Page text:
I posted PageTemplate - Variables on Sunday, 2 June, 2002

Post pagetemplate

PageTemplate - Variables

The major directives require variables, which are just names for the value your want inserted, checked, or otherwise accessed. It’s a good idea to use variable names that make sense(name for a person’s name, title for the title of the page, etc.).

Value Substitution

Substitution is the easiest concept to master. When PageTemplate comes across a value directive, it replaces that directive with some text.



<h1>Hello, [%var name%]</h1>

Every time that PageTemplate sees [%var name%] in your template, it will replace that directive with the text associated with name.

The programmer works his magic, and the visitor “Frank” sees this greeting:

<h1>Hello, Frank</h1>

If name is not set, nothing is inserted. The greeting header would end up looking like this:



Text on the Web is a funny thing. Your page can be unreadable if you forget to escape a few < characters. You could rely on your programmers to take care of the necessary escapes, but there is always the chance that they may forget it. Sometimes it is just easier to take care of these things yourself, and that’s where preprocessors come in. They take the contents of a variable and reformat it according to specific rules.



<p>You have received a message on the Wensleydale Advocacy Forum.</p>
<div class="message">
[%var message.contents :escapeHTML %]
<p>You can also view this comment <a href="[%var message.url :escapeURL %]">here</a></p>
<p>Thank You,</p>
<p>WAF Management</p>

That might end up looking like this:

<p>You received a message on the Wensleydale Advocacy Forum.</p>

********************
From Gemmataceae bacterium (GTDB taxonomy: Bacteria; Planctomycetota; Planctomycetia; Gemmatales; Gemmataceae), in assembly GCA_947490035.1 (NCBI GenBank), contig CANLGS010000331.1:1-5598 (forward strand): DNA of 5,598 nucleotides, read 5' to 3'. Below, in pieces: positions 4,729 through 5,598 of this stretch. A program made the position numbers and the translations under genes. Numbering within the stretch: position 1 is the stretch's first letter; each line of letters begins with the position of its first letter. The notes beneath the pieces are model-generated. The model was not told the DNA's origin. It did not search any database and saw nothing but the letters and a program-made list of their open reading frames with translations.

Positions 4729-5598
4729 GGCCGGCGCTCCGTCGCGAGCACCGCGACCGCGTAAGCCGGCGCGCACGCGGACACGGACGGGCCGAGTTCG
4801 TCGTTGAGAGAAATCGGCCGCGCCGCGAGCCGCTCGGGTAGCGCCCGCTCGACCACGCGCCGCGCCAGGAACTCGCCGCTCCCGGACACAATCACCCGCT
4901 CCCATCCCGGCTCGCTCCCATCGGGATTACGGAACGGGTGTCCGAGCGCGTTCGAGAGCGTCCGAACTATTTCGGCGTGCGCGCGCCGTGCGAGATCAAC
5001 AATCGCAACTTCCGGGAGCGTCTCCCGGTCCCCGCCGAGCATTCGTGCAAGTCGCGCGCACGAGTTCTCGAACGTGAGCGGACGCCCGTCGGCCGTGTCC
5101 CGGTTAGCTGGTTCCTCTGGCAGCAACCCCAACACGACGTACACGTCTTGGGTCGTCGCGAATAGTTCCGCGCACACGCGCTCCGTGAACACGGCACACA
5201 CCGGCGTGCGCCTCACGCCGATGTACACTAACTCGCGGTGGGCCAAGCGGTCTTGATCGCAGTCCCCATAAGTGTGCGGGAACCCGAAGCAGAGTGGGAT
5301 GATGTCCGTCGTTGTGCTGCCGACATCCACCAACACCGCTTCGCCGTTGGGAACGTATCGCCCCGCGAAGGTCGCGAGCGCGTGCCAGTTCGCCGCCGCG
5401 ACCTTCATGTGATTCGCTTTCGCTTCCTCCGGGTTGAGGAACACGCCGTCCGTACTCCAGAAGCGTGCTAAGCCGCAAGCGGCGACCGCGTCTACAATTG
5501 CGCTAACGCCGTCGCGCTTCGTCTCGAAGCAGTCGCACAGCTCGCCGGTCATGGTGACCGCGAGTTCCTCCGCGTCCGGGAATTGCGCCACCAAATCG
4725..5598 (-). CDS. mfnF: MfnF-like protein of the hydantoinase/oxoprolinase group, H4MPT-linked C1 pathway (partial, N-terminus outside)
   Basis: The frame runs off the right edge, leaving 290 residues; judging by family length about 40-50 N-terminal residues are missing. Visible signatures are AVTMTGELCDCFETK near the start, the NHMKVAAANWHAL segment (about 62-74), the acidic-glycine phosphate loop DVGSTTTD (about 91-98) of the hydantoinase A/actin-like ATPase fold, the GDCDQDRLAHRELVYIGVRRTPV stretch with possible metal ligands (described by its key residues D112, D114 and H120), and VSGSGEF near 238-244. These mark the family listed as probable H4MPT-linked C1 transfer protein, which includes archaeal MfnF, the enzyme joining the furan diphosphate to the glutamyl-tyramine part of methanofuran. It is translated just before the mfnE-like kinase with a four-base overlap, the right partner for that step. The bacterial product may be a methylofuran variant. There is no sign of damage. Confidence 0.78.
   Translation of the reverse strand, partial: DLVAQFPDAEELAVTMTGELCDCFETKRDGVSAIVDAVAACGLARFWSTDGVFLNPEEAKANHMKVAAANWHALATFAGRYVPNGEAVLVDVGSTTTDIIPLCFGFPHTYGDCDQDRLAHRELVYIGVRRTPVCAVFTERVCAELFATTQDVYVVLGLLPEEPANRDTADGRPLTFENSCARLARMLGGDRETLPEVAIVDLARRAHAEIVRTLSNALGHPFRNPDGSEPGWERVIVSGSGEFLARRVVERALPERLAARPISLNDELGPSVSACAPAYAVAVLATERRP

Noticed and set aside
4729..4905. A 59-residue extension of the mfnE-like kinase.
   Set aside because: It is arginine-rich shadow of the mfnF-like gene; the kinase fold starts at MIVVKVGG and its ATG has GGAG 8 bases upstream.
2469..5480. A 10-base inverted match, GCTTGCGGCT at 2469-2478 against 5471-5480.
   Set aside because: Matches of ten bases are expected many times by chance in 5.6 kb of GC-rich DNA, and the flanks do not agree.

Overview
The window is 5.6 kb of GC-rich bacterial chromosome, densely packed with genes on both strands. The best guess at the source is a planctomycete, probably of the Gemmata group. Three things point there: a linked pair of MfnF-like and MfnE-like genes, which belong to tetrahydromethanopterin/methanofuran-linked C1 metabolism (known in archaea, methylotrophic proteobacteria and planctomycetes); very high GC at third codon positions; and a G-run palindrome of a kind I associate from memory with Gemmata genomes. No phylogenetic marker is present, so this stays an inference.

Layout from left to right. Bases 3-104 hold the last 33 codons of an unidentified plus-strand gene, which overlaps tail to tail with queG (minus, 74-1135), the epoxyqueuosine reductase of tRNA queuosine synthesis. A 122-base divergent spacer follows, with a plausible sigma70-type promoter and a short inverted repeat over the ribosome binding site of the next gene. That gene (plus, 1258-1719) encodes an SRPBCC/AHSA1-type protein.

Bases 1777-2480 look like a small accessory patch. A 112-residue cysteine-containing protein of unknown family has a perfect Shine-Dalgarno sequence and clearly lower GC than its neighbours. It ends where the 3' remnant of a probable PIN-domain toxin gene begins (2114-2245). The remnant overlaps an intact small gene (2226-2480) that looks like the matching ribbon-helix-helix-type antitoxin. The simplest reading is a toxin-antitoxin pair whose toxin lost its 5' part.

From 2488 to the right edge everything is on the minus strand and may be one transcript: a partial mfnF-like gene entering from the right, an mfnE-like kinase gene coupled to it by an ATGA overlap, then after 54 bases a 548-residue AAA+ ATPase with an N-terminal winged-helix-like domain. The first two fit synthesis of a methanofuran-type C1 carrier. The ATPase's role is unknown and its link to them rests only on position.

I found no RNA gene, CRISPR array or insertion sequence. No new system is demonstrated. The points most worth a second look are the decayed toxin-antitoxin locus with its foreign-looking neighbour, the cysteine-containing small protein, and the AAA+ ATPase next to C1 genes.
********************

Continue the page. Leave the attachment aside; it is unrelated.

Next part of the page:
<div class="message">
&lt;span style='font-size: 250%'&gt;&lt;blink&gt;Wenzleedale suks! Cheddr 4evar!!1!&lt;/blink&gt;&lt;/span&gt;
<p>You can also view this comment <a href="http://wensleydaleforum.net/messages/view/Wenzlee+Sucks%21">here</a></p>
<p>Thank You,</p>
<p>WAF Management</p>

Dots, Objects, and Traits

What? Oh, some of you might have noticed that little dot in the variable names for the last example. This is a little bit of geek code getting into the template. Lots of information in a Ruby program is divided into objects, each of which has special traits unique to that object. In this example, you have a message with both a URL and some contents. Rather than make you try to remember some contorted syntax in order to get the information you need, we just borrow the Ruby syntax. Confer with your developers for more details as they are needed, and make sure they give you objects with traits that make sense in a template. It also helps if they let you know what traits you need to use for the information you want.

Well, we call traits “fields”, “methods”, or maybe “messages” in our code. PageTemplate is a little more flexible in how it gets an object’s details, so a more general name seemed appropriate. You can call them “Waffle Monkeys of the Yukon” if you like.



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